Exit Planning Institute North Texas Chapter Social

Date:  June 8, 2017  4:30- 6:30
Place: Nick and Sam's, 8111 Preston Rd, Dallas 75225  (Preston Center SW corner)
Members: $15; Non-Members $20
Register: Here


"Working Capital - What You Don't Know Can Sabotage the Transaction"

Date: July 14, 2017  7:30-9:00
Place: Salmon Sims Thomas CPAs, 12720 Hillcrest Rd, Suite 900 Dallas, TX 75230
Members: $15; Non-Members $20
Speakers:  Monty Walker and Robert Rough

Register: Here


" Could Exit Planning Have Saved This Family and its Business"

Date: August 11, 2017  7:30- 9:00
Place: Salmon Sims Thomas CPAs, 12720 Hillcrest Rd, Suite 900, Dallas, TX 75230
Members: $15; Non-Members $20
Speakers: Doug Box, Interviewed by Mariann Montgomery
Register: Here


"Business Value for Exit Planning-Triggers Drivers Approaches"

Date: September 8, 2017  7:30-9:00
Place: Salmon Sims Thomas CPAs , Suite 900, Dallas 75230
Members: $15  Non-Members- $20
Speakers: Chris Mercer
Register: Here

 


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That all depends on who the buyer is. Your buyer could be a family member, employee, management, a private equity group, another shareholder, or a strategic buyer. Which type of buyer you attract has everything to do with: What kind of shape your business is in Your personal desires and motivations Your personal financial needs and goals Your time horizon to leave the business Unique, special aspects of your business How well prepared you are mentally to leave The quality of your advisors Protections you have in place Market conditions Your business entity The industry you are in This is the short list. It is far from exhaustive.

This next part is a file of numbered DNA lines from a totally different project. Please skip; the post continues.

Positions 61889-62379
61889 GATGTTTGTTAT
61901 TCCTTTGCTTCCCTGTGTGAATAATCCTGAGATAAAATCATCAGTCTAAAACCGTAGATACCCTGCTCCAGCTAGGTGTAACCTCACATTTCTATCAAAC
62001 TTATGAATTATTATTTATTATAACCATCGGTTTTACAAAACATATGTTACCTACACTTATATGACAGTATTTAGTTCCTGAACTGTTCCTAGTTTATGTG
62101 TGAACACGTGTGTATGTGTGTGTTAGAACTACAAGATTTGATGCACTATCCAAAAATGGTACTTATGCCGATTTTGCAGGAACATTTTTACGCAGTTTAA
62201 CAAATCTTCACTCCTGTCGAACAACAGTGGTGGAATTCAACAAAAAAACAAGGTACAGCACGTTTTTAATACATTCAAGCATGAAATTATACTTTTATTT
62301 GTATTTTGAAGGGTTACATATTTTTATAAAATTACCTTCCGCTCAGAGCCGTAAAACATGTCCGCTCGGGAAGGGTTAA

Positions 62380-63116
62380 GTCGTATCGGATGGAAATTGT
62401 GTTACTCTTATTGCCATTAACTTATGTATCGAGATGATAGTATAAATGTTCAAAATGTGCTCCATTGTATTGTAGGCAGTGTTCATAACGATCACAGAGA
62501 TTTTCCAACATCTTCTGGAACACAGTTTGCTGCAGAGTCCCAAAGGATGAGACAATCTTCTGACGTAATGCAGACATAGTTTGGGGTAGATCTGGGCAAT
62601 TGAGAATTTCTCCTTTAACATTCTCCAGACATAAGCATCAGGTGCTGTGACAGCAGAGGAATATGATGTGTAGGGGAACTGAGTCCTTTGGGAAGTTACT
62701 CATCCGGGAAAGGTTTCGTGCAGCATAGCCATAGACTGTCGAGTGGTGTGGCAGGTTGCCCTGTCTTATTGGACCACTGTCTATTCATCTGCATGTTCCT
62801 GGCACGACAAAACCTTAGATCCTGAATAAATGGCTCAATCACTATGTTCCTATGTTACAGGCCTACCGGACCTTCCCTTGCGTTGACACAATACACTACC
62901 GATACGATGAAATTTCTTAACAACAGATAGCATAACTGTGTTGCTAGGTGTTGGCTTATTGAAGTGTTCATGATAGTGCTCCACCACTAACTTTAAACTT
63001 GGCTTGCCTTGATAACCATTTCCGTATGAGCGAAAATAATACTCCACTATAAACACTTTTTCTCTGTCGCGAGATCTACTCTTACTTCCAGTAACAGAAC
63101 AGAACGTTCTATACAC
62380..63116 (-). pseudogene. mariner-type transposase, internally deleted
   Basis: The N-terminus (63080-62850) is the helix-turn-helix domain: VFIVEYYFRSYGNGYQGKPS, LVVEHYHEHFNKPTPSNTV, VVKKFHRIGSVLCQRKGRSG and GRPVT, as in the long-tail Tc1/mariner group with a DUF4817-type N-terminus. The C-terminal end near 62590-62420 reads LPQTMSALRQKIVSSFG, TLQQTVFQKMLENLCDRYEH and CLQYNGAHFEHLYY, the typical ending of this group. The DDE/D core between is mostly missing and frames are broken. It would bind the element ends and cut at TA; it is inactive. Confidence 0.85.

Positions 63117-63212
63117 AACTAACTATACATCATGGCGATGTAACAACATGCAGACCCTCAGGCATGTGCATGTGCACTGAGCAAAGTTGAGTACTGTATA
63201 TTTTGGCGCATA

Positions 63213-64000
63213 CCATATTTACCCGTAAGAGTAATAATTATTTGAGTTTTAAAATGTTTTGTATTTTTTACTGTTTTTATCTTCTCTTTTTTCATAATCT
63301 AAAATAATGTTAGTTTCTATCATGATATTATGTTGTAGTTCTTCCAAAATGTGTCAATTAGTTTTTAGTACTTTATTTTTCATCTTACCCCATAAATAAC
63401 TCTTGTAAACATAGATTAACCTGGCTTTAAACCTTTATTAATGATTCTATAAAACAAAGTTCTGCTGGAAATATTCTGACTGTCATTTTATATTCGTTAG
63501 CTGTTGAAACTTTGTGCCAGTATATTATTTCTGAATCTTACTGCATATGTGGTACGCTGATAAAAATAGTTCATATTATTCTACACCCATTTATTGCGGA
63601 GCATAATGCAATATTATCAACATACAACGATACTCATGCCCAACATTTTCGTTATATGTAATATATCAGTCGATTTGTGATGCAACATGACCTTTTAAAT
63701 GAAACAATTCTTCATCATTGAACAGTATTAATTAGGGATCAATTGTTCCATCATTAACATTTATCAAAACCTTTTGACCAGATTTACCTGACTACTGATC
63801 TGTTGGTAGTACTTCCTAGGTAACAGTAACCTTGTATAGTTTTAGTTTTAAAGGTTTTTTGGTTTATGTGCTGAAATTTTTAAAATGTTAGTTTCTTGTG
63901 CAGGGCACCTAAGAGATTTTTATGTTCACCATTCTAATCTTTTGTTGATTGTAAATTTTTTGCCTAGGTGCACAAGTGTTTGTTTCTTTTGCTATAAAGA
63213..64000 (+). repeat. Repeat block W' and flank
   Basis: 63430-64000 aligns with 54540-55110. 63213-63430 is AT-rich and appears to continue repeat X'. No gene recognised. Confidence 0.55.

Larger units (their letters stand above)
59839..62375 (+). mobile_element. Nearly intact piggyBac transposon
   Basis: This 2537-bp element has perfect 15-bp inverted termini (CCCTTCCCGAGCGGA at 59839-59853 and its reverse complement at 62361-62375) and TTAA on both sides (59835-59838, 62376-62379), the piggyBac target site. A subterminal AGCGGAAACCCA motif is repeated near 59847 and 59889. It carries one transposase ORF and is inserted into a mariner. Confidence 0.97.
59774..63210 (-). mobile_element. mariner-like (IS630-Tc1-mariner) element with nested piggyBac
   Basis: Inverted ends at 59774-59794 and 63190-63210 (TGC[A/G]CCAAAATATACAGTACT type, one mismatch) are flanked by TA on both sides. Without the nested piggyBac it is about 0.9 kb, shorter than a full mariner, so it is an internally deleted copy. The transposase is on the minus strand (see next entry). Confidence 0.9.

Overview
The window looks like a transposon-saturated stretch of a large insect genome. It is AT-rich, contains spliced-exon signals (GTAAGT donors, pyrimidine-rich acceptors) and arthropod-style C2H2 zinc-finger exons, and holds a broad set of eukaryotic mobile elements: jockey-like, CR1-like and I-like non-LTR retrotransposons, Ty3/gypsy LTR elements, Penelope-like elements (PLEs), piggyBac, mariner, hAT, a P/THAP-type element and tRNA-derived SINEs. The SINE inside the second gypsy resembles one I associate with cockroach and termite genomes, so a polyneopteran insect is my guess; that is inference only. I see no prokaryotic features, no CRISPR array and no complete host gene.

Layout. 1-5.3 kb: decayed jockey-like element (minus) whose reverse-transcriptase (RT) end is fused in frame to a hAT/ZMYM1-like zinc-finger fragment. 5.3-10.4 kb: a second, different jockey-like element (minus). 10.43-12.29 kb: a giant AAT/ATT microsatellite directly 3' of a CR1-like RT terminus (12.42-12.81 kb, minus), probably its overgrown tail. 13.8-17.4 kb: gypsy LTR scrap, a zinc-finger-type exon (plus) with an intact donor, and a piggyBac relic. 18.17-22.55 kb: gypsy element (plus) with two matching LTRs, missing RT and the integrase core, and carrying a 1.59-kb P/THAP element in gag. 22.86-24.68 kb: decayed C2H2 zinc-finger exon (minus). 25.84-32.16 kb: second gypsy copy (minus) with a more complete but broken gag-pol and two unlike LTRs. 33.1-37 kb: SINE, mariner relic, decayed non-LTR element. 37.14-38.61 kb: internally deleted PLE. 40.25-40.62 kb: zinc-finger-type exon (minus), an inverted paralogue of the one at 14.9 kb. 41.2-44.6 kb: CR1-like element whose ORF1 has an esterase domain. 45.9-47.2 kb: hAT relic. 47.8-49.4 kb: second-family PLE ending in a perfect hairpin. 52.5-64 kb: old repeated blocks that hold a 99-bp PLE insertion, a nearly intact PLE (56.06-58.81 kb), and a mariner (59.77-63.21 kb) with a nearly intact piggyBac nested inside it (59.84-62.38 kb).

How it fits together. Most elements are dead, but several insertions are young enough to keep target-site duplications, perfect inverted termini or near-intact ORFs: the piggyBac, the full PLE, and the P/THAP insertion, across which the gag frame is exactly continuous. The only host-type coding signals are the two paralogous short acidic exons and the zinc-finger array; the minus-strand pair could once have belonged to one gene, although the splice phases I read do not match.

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Selling a business can be very stressful. Chances are you have a large share of your personal identity, and perhaps your family’s identity, wrapped up in it, not to mention the family wealth. Unlocking that wealth through a transfer of a part or all of the business begins when you select a firm to represent you. Gather important information before entrusting anyone with your precious asset. Where to Meet Your professional advisor, such as your CPA, attorney, or financial planner, might prefer that the intermediary meet you at the advisor’s office. Instead, consider meeting with your trusted advisor at the intermediary’s office. While there, observe the support staff. Is there full time staff to facilitate information flow about potential or pending transactions? Is the staff polite to callers? Do they appear to be well organized? Read the office shelves. The reading material and shelves will reveal something about the professional’s coursework, area of interest and expertise, and sources of information.